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Gol-Goroth

The Legacy of Arrius Lurco - updates

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Gol-Goroth
And does Casca's wife have a name?

 

She does. Page 48, 2nd paragraph - Her name is Menia Tutella.

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Gol-Goroth
...and probably for his wife Drusila. ;)

 

Who's Drusila? He's married to Menia Tutella.;)

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wombat1

Aw but he should have eloped with Drusila when he had the chance

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ShadowDenizen

First off, THANKS to MRP for the awesome PDF download; it'll come in handy in the next few weeks! And thanks to Oscar for a stunning Invictus campaign; I"m looking forward to springing it on the players! (Though I think we'll start with "Naufractus" first to get people "in the mood".)

 

On a plot question, [sorry if it's tangential to this thread], can I ask a question of peoples opinions on Arrius Melito from this campaign? (And Oscar, if you want to chime in on your intents with the character, that would be great, too, since I know you lurk here in the forums!!)

 

And please note, no offense is intended!!; this is all based on my interpretation of the text.

 

When reading the opening bits of the campaign (and to a lesser extent when reading "Naufractus" from the "Lux in Tenbras" PDF), I really got the impression that Melito seemed kinda fey? (Maybe it's my own perception of the text, since I do have several gay players in my gaming group, but I felt that alot of Melito's defining characteristics were things that may be [stereotypically] considered "gay".)

 

I know that in the epilogue (again from "Lux in Tenebras"), he does get married, but that seems more like a catalyst for the epilogue than an organic part of the story, IMO.

 

Regardless of the intent (that's just a curiousity factor), I think I'll plan to play Melito up as a potential love-interest for one of the PC's, and just adapt the catalyst for the epilogue accordingly....

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Pookie
When reading the opening bits of the campaign (and to a lesser extent when reading "Naufractus" from the "Lux in Tenbras" PDF), I really got the impression that Melito seemed kinda fey? (Maybe it's my own perception of the text, since I do have several gay players in my gaming group, but I felt that alot of Melito's defining characteristics were things that may be [stereotypically] considered "gay".)

 

I know that in the epilogue (again from ""), he does get married, but that seems more like a catalyst for the epilogue than an organic part of the story, IMO.

 

Regardless of the intent (that's just a curiousity factor), I think I'll plan to play Melito up as a potential love-interest for one of the PC's, and just adapt the catalyst for the epilogue accordingly....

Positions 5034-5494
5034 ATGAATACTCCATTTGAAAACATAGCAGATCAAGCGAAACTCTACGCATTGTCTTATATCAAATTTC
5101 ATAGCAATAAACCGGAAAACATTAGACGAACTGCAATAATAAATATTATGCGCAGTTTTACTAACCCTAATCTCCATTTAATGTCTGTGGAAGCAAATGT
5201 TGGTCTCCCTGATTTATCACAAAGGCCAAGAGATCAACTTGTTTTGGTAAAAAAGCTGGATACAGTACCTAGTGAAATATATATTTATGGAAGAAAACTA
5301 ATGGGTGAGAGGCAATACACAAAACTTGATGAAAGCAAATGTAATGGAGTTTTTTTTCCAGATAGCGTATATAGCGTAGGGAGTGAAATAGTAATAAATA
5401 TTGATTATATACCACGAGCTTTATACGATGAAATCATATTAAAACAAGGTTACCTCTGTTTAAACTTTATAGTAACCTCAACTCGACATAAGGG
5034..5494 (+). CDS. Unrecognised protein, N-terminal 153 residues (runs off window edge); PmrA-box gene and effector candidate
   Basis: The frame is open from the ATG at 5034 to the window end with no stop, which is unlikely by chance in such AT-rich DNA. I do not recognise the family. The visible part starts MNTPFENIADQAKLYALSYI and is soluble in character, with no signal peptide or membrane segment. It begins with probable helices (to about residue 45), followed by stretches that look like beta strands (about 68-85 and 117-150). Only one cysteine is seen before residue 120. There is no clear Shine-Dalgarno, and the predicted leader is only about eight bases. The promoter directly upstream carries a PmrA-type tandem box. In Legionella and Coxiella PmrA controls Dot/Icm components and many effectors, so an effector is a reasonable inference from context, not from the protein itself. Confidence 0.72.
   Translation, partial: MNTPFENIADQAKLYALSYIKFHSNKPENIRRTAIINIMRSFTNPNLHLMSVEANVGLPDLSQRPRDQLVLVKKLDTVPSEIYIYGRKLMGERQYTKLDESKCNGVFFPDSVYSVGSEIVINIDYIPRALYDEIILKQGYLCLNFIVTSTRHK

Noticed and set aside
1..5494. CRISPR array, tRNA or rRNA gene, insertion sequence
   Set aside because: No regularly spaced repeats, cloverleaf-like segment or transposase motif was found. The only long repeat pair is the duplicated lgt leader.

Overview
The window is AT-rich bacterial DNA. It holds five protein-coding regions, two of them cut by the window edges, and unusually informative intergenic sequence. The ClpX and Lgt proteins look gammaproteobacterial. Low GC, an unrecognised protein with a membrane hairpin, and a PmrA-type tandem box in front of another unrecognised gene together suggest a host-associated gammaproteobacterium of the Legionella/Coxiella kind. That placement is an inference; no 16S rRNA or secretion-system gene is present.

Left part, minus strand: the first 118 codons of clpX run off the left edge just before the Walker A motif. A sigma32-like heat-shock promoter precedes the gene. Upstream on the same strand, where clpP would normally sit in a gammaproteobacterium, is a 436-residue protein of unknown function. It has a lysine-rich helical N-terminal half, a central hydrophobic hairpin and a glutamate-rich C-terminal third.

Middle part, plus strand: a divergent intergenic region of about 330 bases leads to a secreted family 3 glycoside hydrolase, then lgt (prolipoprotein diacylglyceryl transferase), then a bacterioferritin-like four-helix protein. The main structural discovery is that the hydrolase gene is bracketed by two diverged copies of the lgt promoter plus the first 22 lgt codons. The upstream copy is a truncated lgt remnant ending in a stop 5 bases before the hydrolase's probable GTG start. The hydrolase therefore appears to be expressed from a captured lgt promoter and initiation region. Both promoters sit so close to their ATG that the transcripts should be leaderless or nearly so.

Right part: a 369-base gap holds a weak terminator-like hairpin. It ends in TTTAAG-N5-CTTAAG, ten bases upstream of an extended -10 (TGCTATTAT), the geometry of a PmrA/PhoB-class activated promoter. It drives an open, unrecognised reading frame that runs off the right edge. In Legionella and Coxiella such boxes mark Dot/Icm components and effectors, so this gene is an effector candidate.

From what I recall of the campaign, I believe that you are correct. One of the aims in creating the House of Aufidius for Lux in Tenebras was to have one investigator who would possess various traits in common with Arrius Melito and thus place that investigator and his colleagues in a stronger position to be of use to the House of Arrius when the campaign begins.

 

As an aside, our Monday night group just started playing "Naufractus" from Lux in Tenebras. Hope to post the recordings soon.

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Gol-Goroth

Ah... Arrius Melito... Well...

 

I think you should take a good look at the classical period with reguards to sexuality and sexual orientation. Heterosexuality and homosexuality weren't as concrete things as they seem to be today. The lines were blurred, if they were there at all.

 

As the author I am not going to come out and say that YES, he's gay, or NO, he's not. Even today, gay men with powerful wealthy families DO get married, and even have children, for the sake of appearances and to give into pressure from soceity and to fulfill familiar obligations. Even today sometimes a woman will marry a man she knows to be gay in order to gain for herself a lifestyle she desires, or also to fullfill certain expectations placed upon her. In the classical period, the daughter of a wealthy man and the younger brother of a pater familias wouldn't have a lot of choice when it came to who they married, or even if they married at all.

 

If I recall, one of the reasons Arrius Melito was so mad at his brother Casca was because Casca was pushing him into a marriage, when apparently he had a certain arrangement with his father Lurco that he wouldn't have to marry.

 

Curious, don't you think?

 

Yeah... I think I may have spent one too many evenings hanging out with the members of the house of Arrius.

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ShadowDenizen

That, or you've been watching too much "Spartacus". ;)

 

Thanks for the enlightening tidbit; it's always interesting to get the authors opinions on his creations. And how that creation morphs and takes on a life of it's own from game to game.

 

But this helps me solidify some of plans for Naufractus and the opening parts of Legacy.

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revnye